Backpacking to Royal Lake and Basin in Olympic National Park
16 miles roundtrip, 2650′ elevation gain
June 20-21, 2015
This hike has been on our to-do list for a while now, so we picked a weekend a few months ago and sent in for an overnight permit (required for camping here). Olympic National Park makes it fairly easy to get a permit as you can show up at the ranger station and see what is available or plan ahead. We like going with the latter and the two times we have sent in for a permit, we got exactly what we wanted! We invited our friends Katelin and David along and it was a blast catching up with them and getting to know them better.
In usual Olympics backpacking style, we took an early ferry to beat the crowds at about 7 am. There is something about taking a boat to go backpacking that always feels special. The drive to the trailhead was fairly easy to follow with the directions we got from the WTA website. There were some pretty roads once we got off highway 101, and the forest roads were in good shape.
We hit the trail around 9:45 am and time flew by as we had beautiful old-growth Olympic scenery and great company! Much of the hike is in a seemingly magical area with light green moss covering every surface. It wasn’t long before the trail started opening up into beautiful views. It was amazing to see the lack of snow in the mountains – normally this time of year the tops would all still be coated in white! The weather was perfect with highs around 60 degrees and a nice cool breeze to keep us from getting too hot. We are definitely going to be missing this the next couple of weekends with highs forecast in the 90’s.
The best part of the hike before we reached Royal Lake was a beautiful meadow nestled in the valley. You can camp here and it would be beautiful, but we were still happy we had a permit to camp at the lake. Once we reached the lake (around 1 pm), we passed up the first campsite we saw because it was too small for two tents, but we dropped our packs at the second one. We explored the other sites, but settled on the one with our packs since all of the other areas were overrun with boy scouts. It was a beautiful site overlooking the lake with the peaks behind Royal Basin in the background. We set up camp and all settled in for a nap.
Around 3:30 we rallied to make the final push up to the basin. We climbed up a little into an absolutely stunning grassy field and I couldn’t help but notice the perfect ski hill staring us in the face. Other highlights of this area were a waterfall flowing from the upper basin and, as we would later discover, an entire marmot colony! Speaking of Marmots, on the way up we saw a couple of the little guys lounging out on some rocks. Once they saw us, they scurried away to hide.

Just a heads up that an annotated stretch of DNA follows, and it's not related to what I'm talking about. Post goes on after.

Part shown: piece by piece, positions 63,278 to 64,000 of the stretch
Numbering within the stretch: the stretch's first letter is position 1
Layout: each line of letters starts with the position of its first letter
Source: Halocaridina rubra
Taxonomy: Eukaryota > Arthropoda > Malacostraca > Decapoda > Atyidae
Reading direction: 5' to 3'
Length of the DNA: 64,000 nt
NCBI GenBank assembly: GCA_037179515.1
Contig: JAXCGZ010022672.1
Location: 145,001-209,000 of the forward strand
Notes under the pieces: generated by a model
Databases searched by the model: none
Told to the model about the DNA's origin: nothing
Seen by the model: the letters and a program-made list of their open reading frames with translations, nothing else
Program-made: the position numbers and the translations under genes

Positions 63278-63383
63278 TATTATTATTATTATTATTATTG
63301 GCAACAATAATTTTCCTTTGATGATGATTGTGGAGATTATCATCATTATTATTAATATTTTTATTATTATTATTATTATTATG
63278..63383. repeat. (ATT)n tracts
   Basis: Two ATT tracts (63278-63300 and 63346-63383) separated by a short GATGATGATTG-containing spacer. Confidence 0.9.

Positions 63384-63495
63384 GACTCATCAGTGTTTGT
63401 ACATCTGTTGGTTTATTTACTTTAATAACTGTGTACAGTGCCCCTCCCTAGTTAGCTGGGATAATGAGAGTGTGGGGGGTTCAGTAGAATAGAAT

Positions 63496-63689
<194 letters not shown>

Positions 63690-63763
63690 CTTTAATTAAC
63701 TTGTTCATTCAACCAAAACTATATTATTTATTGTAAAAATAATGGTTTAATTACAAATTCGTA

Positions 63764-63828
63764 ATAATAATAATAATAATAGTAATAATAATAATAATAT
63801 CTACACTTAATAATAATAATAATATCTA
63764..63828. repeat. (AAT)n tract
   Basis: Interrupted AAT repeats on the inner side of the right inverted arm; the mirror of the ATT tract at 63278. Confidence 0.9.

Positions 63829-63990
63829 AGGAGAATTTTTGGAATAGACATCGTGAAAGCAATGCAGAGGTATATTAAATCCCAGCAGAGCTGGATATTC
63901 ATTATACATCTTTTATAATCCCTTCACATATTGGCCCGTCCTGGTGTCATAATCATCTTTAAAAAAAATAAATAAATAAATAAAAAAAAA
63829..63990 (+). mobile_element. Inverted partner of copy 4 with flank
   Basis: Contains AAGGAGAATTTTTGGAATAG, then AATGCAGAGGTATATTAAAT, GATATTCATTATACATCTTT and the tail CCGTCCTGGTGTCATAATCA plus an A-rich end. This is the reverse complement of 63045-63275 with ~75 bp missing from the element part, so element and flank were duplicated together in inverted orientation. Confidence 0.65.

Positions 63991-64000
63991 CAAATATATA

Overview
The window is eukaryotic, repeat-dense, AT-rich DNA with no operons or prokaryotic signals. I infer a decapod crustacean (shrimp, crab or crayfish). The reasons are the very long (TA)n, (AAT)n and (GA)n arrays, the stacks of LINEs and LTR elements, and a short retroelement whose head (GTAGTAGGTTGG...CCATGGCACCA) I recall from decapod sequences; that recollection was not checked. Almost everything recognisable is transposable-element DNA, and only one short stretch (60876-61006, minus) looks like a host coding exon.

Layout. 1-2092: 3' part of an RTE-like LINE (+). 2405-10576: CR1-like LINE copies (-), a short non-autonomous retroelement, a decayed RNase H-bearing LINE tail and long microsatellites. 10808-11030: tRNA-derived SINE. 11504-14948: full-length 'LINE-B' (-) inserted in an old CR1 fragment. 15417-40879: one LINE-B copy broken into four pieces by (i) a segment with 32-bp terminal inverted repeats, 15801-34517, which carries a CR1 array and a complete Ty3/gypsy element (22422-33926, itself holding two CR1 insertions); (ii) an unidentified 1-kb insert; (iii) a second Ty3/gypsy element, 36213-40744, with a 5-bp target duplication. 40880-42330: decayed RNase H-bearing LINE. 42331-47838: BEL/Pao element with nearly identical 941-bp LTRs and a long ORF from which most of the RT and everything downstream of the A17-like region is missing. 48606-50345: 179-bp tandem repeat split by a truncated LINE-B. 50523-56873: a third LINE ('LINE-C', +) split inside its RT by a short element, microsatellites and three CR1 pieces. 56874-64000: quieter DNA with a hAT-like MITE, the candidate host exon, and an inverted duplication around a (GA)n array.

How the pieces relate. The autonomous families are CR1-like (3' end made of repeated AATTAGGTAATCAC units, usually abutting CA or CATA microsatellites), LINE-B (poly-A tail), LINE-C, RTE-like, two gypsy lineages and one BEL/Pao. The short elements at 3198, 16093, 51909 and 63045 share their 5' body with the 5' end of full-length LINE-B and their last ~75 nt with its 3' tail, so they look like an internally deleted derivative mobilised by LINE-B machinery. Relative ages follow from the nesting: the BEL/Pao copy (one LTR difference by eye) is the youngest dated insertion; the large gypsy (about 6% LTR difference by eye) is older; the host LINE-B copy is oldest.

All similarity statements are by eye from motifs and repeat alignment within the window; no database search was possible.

We made it up to the upper basin soon after and were impressed by the size of it. It reminded us a lot of Gothic Basin in the Cascades with a little less color. There were only a couple other groups in the entire basin and we explored around the shores of the small tarns. It looked like some of the tarns were already dried up from the lack of snow this winter, but it was spectacular nonetheless. After relaxing on some rocks and having good conversations for while, we headed out when it started to cool off.
On the way out, we saw a total of four marmots – two adults and two little ones. We talked about bringing one home as a pet, but decided that he would be happier with his family in the mountains. After getting back to camp, we enjoyed some chicken and stuffing with wine and chocolate before settling in for the nights. We heard wildlife coming through camp at night – probably some deer and maybe some smaller critters.
After a great night of sleep we got up and made some breakfast and coffee while letting the insides of our tent flies dry out (from condensation). We hit the trail around 9:30 am and were quickly greeted by a buck just starting to grow his antlers. The hike was equally as beautiful on the way out as on the way in and we made it back to the car just after noon. This was a spectacular hike and we highly recommend it. Although it was long, it was not hard and would be doable as a day hike. If you decide to do it as an overnight trip, don’t forget to get a permit and bring your bear box (both required).